The second issue of Lost Falls is out this week from ComiXology and it continues the story of an FBI agent in a small mysterious town trying to solve a murder. Lost Falls #1 was a seductive, paranoid sci-fi mystery that balanced the weird, supernatural, and procedural police drama well. In the second issue, evil continues to reign, and bad cops slow down our main character, Daniel Pynchon.
The second issue opens with Pynchon in the same car, outside the same house ready to knock skulls with some hillbilly-looking kidnappers. He gets a little further this time, although things don’t go quite so well this time either. It’s a scene that was played like a fever dream in the last issue and it’s strong enough to warrant a reread of the first issue to soak it in. Something is afoot here, and like any good drama steeped in violence — think Blood Simple — this opening scene sells the book well.
There continue to be oddities and supernatural occurrences that will feed genre fans, but the meat of this book is focused on Pynchon in an interrogation room and what happens there. One can see occult and inverted detective storytelling going on that works rather well here.
Writer Curt Pires draws you into Pynchon, who we quite honestly barely know up until this point. He’s no-nonsense, clearly committed to his mission at hand, and is dealing with police that isn’t necessarily running things too well in town.
Props must go out to letterer Micah Meyers, who does a fantastic job with this interrogation scene. The lettering has a sharper edge to it that adds seriousness to everything said. Much like the art and colors, there’s a subtle nature to the lettering that draws you in.
This issue splits up art between Antonio Fuso for the first two pages and Pierluigi Minotti for the remaining 24. The split is due to Fuso’s two pages being reused from the first issue. That’s key to the scene we’re getting to see a scene play out further along. Minotti does well to extend this scene — it’s a touch simplistic, but that’s part of the charm of this book. It’s never trying to go hyperrealistic, but instead, hammer home a certain atmosphere and mood. It captures that downtrodden and haunting look well throughout.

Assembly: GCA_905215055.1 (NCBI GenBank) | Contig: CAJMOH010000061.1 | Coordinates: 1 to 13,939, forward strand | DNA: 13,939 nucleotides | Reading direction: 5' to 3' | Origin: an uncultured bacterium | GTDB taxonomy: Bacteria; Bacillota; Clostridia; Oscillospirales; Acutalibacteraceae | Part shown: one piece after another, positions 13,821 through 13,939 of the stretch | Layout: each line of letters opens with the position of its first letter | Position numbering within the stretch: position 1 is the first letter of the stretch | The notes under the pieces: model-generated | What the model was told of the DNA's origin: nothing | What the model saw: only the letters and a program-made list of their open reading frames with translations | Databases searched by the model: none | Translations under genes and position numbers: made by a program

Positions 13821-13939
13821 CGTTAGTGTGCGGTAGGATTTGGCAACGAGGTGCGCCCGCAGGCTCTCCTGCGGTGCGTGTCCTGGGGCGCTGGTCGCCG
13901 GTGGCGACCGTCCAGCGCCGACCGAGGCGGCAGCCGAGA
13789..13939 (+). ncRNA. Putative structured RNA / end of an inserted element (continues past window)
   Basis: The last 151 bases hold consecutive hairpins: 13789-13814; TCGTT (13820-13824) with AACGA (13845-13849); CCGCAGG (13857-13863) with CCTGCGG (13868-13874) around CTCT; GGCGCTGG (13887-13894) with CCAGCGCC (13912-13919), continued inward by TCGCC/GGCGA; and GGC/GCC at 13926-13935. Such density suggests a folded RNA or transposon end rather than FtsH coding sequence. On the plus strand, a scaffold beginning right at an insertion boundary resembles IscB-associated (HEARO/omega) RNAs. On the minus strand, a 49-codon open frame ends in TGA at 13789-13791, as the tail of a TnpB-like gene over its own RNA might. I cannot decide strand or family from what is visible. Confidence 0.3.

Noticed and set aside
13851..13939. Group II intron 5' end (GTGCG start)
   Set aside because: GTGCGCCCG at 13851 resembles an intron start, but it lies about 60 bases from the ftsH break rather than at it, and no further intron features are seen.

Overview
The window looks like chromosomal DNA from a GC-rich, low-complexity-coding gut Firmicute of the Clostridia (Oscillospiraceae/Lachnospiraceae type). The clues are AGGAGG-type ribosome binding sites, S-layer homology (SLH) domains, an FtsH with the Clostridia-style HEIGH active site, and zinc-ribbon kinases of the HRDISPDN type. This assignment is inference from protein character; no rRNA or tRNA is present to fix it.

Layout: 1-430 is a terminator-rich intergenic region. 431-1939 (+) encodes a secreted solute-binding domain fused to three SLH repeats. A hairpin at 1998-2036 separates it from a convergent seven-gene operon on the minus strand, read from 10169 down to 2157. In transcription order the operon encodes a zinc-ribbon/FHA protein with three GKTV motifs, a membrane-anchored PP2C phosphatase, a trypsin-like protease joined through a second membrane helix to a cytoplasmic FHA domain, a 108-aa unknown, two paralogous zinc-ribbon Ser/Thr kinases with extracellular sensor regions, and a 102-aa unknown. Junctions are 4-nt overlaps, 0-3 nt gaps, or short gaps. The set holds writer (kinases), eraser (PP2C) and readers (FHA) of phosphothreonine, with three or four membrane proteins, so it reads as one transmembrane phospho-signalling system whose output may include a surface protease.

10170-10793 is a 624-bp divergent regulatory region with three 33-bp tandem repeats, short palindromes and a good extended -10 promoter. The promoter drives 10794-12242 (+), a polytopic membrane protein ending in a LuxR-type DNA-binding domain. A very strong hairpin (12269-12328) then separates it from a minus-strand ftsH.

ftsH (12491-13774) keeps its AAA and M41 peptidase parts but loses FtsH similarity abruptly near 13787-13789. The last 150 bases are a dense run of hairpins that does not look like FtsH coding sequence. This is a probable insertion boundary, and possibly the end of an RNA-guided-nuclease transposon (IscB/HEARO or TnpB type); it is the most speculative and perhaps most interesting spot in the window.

A lot of this book is more about blocking out a scene and showing characters sitting and talking. It captures the slower pace and doom that seems to hang over Pynchon and the town well. The final three pages are show-stoppers, revealing something truly frightening in a big way for the cliffhanger, but the scene leading up to it might send chills down your spine.
This is all colored by Lee Loughridge, who lets the shadows do a lot of the storytelling with very little brightness in much of the book. Things brighten up quite a bit when a gunshot is shown early on, as well as in the final moments.
And how about that cover by Chris Shehan? It’s evocative, beautiful in how it has rendered nature, but also unnerving. It embodies the book very well.
Lost Falls has mixed different supernatural themes into a compelling occult detective story very well. There’s a subtlety at work here that’s familiar, but sustains your interest and feels new at the same time. This second issue is a bit slower with fewer splashy moments than the first issue, but knows how to pack a punch when needed. This is the kind of moody comics we wished we had in the ’90s after watching Silence of the Lambs.
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